However 'meh' that may seem to us here in the midst of the 'new normal', in the old normal, you learned the 3R's as a means of developing the habits of attention and reasoning and understanding (particularly through Grammar), so that you could read the jewels of Greco/Roman-Judeo/Christian literature, and reading and considering them, helped you to come to a better understanding of yourself, of life, and your place in it. An Education was itself a value, rather than simply a requirement imposed for being able to do something else; it mattered to you, and someone who had been educated, understood the importance of looking past appearances to find what is real and true. It was that conceptual turn towards the New Normal, that made it possible to begin referring to the 3R's of 'reading, 'riting, and 'rithmatic, as 'basic skills' to be acquired as a ' common utility' to satisfy other's external expectations, and from that point on, getting an education had been transformed into training in 'basic skills' that were necessary for acquiring other useful skills, for getting ahead in business in order to 'get a good life' ('good'? Or something (anything) else so long as it's useful?), such as accounting skills, and agricultural skills, and the like.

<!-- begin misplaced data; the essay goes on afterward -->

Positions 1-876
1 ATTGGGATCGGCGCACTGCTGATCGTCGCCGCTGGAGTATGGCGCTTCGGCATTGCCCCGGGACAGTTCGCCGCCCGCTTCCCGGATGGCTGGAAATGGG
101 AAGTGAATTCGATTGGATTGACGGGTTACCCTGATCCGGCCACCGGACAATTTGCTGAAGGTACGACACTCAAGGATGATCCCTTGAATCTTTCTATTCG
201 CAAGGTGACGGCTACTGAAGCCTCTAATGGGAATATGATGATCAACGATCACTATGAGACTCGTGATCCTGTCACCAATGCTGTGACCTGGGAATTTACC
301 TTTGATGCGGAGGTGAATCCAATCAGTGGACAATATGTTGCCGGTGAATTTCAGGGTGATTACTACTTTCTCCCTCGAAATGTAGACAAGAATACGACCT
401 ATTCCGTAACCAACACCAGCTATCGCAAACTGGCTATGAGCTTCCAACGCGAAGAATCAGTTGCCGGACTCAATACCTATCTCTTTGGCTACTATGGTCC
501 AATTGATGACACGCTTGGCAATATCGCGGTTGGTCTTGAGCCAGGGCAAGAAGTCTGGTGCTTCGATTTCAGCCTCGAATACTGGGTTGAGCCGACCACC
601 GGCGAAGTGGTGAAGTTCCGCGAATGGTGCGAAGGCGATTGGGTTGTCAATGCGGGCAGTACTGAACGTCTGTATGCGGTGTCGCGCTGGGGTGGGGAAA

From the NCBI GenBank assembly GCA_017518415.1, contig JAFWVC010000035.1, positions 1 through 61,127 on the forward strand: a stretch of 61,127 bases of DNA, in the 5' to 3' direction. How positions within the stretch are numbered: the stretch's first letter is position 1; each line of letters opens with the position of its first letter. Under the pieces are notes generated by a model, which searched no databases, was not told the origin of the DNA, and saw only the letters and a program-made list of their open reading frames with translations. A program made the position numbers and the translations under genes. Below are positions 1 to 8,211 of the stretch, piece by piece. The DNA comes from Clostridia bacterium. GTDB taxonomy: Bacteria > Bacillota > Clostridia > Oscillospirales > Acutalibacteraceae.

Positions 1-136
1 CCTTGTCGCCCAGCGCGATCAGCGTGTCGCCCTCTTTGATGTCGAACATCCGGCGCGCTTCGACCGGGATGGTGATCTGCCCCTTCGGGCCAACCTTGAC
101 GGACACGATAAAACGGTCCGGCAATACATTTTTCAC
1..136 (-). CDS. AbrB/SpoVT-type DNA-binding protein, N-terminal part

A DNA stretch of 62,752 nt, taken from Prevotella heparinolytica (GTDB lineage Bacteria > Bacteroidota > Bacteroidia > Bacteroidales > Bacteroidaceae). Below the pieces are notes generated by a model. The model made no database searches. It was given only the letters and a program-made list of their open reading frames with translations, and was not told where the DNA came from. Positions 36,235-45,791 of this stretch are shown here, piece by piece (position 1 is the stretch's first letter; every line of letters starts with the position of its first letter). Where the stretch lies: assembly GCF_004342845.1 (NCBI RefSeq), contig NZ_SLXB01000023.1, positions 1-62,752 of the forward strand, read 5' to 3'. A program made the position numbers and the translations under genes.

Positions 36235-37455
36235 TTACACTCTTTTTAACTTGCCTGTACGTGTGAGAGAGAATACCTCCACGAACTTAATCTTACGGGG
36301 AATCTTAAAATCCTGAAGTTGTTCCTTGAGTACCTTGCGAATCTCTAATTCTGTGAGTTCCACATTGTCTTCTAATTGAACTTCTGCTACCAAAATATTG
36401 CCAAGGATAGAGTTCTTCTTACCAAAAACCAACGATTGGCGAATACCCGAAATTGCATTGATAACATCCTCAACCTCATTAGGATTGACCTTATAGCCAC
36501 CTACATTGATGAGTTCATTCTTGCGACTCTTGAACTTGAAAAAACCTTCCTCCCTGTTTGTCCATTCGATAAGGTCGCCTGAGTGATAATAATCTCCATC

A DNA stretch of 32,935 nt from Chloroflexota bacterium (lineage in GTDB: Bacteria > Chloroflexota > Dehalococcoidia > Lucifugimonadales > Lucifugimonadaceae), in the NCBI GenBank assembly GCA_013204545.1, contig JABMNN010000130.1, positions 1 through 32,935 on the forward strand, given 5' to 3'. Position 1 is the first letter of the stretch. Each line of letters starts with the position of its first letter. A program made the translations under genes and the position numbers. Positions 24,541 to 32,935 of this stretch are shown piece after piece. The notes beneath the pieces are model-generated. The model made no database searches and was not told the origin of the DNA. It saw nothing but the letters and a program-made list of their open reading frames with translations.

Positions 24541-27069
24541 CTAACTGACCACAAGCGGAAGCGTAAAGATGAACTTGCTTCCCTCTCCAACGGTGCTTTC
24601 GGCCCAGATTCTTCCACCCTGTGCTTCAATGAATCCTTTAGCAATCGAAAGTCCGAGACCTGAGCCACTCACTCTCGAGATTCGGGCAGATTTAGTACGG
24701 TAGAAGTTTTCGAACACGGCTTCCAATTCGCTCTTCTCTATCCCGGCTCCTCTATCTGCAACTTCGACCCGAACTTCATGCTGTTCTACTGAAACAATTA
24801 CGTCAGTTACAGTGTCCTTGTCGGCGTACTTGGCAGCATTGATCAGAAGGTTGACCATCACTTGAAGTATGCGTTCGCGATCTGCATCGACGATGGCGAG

Those who are satisfied with what is useful, are the very ones in Socrates' parable of the cave, who are content to see only the shadows cast upon the cave walls to occupy their attention, and the truth is that for those who are put on, and stay on that path, it doesn't matter if you are slave or master, poor or wealthy, if the only thing you seek to learn are those skills that you are to be employed in performing, or comforting distractions from performing them, then in seeking only what you've been trained to see, you become psychologically enslaved to that. Those who do become aware of the nature of those shadows, but don't seek the light, turning away from it out of a desire to become one of the puppet masters casting the shadows that everyone else is enslaved to, become focused upon Power for power's sake, and they themselves become enslaved to the slaves... and hate them for that fact about themselves.
That was the cave that Frederick Douglass escaped from, first physically, and then mentally, by putting himself upon the 'Old Normal's path through his 'rich treasure' and 'noble acquisition' of classics that had been compiled into ' The Columbian Orator', and that path to 'light and liberty' is what the 3R's were for, not to gain 'basic skills', but so as to enable men such as himself to understand that men are more than animals, and that even when they must work, as we must, they are more than workhorses. As noted in the previous post, Douglass observed that: